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In the media

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Imagine a large field crowded with gigantic, brilliantly colored games. The air vibrates with thumping, high-ener gy music A scoreboard keeps track of which team of co-workers is racking up the most points. After two hours, scores are tallied, awards are given and players discuss what they have learned. It's not your typical company picnic.

It is a scene created and produced by Benicia-based Total Rebound. For about $50 a head, founder and owner John Wilkinson and his staff will create a fun-filled environment where employees learn team-building skills to take back to the office. "People are tired of white wine and canapes as a party," Wilkinson said. "The ages of workers in the Silicon Valley are much younger, 22 to 40, and they want active participation. We recognized this and started developing organized competitions."

What is now a $1.9 million enter prise began with Wilkinson's first experience bungee jumping. At 33, he abandoned his career in the hotel business and created Total Rebound. It was California's first state-approved bungee jumping organization in 1991.

The new form of risky recreation drew a large crowd, so Wilkinson decided to devise a way to entertain them. He bought an Orbotron (a human gyroscope) and built a Velcro wall to cling to after they launched themselves off a mini-trampoline. Today, he and his 150 fuil- and part time staff use the inflatable obstacle course, Gladiator Pedestal Joust, Human Shuffle Board, Velcro Drag Race and more than 70 other games to coordinate corporate picnics. "One of our hottest games right now is surgery," Wilkinson said. That game is similar to the children's one, only thousands of times larger. Two teams of players use gargantuan tweezers to lit huge bones out of a giant inflatable patient.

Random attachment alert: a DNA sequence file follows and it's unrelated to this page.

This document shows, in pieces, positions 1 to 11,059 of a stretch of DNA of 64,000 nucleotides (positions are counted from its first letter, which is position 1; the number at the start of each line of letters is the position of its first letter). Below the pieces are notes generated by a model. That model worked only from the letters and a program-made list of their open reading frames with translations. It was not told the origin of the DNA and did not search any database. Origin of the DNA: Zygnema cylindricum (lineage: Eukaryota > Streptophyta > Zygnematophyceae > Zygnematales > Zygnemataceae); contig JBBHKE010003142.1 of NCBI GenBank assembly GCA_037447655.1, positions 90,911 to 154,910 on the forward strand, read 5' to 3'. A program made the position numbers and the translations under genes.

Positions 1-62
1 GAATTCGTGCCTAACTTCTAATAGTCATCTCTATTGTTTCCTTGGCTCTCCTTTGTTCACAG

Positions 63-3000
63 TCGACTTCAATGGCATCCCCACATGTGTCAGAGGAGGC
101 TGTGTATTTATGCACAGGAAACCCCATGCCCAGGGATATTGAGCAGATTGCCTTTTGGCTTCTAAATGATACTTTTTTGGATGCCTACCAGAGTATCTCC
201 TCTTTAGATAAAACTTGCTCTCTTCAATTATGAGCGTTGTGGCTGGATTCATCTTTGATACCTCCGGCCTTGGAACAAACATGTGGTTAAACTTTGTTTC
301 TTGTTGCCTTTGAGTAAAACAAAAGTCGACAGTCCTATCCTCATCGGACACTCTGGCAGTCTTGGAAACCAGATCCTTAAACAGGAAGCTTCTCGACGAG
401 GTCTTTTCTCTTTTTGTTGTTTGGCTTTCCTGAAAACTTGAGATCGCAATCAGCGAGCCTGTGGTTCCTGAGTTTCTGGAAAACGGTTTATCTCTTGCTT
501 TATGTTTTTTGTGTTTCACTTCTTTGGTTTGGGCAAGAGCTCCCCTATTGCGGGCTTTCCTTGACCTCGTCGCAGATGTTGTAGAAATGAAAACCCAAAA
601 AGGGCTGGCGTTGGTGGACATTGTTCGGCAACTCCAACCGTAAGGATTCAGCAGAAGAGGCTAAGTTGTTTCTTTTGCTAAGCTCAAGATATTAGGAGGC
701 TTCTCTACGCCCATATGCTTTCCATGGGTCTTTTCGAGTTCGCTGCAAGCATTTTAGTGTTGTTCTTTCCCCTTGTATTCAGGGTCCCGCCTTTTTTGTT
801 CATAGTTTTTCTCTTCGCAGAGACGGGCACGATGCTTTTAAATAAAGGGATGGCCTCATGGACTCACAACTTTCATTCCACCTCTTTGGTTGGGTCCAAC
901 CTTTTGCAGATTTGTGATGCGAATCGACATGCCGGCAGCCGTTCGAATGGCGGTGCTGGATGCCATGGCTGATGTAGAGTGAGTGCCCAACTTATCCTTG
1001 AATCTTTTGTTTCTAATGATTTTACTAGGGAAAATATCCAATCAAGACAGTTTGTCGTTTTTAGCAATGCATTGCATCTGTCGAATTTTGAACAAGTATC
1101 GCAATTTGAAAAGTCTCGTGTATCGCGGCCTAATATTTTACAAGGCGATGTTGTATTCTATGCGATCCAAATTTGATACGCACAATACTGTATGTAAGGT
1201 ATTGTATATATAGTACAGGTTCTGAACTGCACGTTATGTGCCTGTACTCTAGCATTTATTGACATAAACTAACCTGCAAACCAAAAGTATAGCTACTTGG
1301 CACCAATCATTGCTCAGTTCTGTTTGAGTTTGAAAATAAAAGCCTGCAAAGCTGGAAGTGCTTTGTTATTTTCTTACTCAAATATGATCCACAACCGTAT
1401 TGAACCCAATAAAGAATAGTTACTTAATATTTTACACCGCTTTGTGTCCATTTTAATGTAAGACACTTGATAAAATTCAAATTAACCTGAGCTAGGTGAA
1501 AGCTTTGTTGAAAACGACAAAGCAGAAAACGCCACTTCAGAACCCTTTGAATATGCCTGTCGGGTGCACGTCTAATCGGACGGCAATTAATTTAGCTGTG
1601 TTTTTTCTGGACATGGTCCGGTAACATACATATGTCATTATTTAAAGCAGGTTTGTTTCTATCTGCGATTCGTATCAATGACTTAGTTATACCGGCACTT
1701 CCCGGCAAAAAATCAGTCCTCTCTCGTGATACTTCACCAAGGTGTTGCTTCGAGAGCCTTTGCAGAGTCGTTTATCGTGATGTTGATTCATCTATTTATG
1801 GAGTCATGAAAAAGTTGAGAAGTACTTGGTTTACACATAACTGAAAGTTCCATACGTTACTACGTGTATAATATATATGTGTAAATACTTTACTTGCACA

Total Rebound has nearly doubled in sales every year since it started renting interactive games and hosting corporate picnics, Wilkinson said. In January 1996, Wilkinson opened a Total Rebound office in Oahu, Hawaii, and in November he started the manufacturing company Toy Works in Sacramento. The research and development for new games is done in Benicia and then manufactured in Sacramento.

Competition in interactive game rentals have increased since 1994. It is now a $5 million category and Wilkinson estimated that Total Rebound's market share will dip this year to an all-time low of 70%. He is focusing his product line away from strictly inflatable games to those that combine bungee cords, metals, ropes and other materials. The goal is to keep coming out with new games so his repeat customers do not get bored. "Everything you can do with air and vinyl has been done," Wilkinson said. "It's still great to have a giant 30 foot inflatable slide for a picnic, but it's not new." By November, Total Rebound will release at least eight new games. While other companies may rent out interactive games, Wilkinson said Total Rebound is the only compnny that designs the games, and uses them to improve team work among a company's employees. "[Employees] don't think, 'Oh, they are trying to make us work together better.' It just happens," Wilkinson said.

While Total Rebound will host parties as small as 20 people, Wilkinson boasts of having hosted a 6,000-person picnic at the Moscone Center for Microsoft using 60 interactive games simultaneously. His largest event was last summer, with 11,000 employees from San Jose-based Cisco Systems. "A lot of our games are geared toward breaking down barriers," Wilkinson said.





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